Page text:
Zoltan Acs
by Zoltan Acs
Wed Feb 11th 2009 at 10:20am UTC

Trying to Get a Handle on All of This

Measurement abounds! Stocks are down around the world over 50 percent from a year ago, GNP growth is down a little, unemployment has doubled but from a very low base, bank stocks are in the toilet. But how can we get a handle on what is actually happening around the world that represents a real number and not just financial.?

The Baltic Dry Index (BDI) is a number issued daily by the London-based Baltic Exchange. The index provides “an assessment of the price of moving the major raw materials by sea. Taking in 26 shipping routes measured on a time charter and voyage basis, the index covers Handymax, Panamax, and Capesize dry bulk carriers carrying a range of commodities including coal, iron, ore, and grain.”

The index is a good measure of future manufacturing output since many of the inputs that go into manufacturing are dry goods. Over the past year the index has fallen from 10,000 to just over 1,500! This sudden collapse in shipping prices and increase in capacity is one indicator of the depth of this crisis. It more than other indicators suggests that the economic recession is far from over and will most likely deepen.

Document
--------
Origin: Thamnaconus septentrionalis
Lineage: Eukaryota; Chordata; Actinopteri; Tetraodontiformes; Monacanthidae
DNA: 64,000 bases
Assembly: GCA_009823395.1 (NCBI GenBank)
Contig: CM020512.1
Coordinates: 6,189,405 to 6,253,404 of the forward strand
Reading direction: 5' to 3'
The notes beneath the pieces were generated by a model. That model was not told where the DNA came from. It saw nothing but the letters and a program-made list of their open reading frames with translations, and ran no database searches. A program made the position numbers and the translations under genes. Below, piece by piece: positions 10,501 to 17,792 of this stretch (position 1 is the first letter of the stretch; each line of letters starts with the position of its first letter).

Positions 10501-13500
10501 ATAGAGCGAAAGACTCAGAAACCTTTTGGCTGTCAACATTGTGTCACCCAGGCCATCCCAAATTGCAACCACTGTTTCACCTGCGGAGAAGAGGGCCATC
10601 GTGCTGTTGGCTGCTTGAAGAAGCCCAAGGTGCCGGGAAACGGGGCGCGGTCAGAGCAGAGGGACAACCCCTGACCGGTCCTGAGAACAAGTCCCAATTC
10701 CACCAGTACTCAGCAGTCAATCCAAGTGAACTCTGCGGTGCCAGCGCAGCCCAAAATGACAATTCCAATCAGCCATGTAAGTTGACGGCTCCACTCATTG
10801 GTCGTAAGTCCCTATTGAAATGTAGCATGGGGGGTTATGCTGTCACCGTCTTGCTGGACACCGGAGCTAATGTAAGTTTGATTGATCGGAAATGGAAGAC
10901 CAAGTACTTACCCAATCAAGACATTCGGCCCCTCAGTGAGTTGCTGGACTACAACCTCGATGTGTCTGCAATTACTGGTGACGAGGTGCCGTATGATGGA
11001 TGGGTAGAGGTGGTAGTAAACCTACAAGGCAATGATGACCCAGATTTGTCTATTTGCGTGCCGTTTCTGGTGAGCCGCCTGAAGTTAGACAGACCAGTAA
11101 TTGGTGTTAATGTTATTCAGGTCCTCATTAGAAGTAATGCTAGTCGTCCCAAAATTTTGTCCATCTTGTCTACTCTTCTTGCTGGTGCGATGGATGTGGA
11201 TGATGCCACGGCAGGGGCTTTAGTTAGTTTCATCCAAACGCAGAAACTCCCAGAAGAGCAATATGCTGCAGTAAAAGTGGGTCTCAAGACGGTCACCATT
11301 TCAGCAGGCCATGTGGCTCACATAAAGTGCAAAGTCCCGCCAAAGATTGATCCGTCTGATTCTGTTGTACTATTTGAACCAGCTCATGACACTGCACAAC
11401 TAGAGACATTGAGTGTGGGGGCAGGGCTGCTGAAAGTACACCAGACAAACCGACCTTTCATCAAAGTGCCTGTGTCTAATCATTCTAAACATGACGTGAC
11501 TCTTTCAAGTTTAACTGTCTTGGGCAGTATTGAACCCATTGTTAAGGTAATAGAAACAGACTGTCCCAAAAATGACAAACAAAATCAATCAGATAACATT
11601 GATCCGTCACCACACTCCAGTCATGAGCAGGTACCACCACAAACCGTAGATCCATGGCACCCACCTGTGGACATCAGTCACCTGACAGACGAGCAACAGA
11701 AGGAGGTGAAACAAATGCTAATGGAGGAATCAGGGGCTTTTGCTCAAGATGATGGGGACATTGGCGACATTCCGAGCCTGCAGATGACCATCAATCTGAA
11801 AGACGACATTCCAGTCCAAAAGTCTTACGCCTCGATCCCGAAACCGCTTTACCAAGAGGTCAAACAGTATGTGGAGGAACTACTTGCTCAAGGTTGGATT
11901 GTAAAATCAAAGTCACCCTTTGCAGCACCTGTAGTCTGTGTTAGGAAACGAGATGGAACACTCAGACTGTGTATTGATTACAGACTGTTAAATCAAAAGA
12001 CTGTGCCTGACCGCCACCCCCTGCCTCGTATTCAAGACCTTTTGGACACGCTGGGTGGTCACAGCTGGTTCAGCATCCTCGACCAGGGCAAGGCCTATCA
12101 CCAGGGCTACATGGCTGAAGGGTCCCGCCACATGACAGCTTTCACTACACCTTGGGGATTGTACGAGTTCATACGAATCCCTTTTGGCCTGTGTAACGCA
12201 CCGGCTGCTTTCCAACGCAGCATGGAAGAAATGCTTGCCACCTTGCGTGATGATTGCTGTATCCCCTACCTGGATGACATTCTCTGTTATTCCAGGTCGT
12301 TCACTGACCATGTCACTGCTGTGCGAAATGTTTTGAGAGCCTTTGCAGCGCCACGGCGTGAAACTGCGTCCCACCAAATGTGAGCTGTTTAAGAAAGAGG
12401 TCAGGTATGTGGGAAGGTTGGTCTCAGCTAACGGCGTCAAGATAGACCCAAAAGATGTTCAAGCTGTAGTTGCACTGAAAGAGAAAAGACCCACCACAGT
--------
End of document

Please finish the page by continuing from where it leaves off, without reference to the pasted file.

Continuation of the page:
What to do about this is clearly expressed in the major concerns today about trade protraction and bigger than thy neighbour policies that bought on the Great Depression of the 1930s.  We world needs to keep trade routes open and avoid protectionism as much as possible. For if we are not able to keep trade going the world will no longer be flat, or spiky. It will be chopped up.

2 Responses to “Trying to Get a Handle on All of This”

  1. hayden fisher Says:

    The Baltic Dry (or Freight as some refer to it) is up 127% since the December lows though and the Chinese economy is up 29% this year. Does that show the tip of a recovery? Will the tail left in its wake impede the recovery? This all started with a credit crunch that was allowed to linger too long and a housing collapse that was allowed to spread. Goods could not be shipped without letters of credit. Now that the engine has begun to run again, can it pull the balance of the economy out of the recession or is it too late for a quick or even moderately quick recovery?

  2. hayden fisher Says:

    I stand corrected, the BDI is actually up 200% from its lows led by China.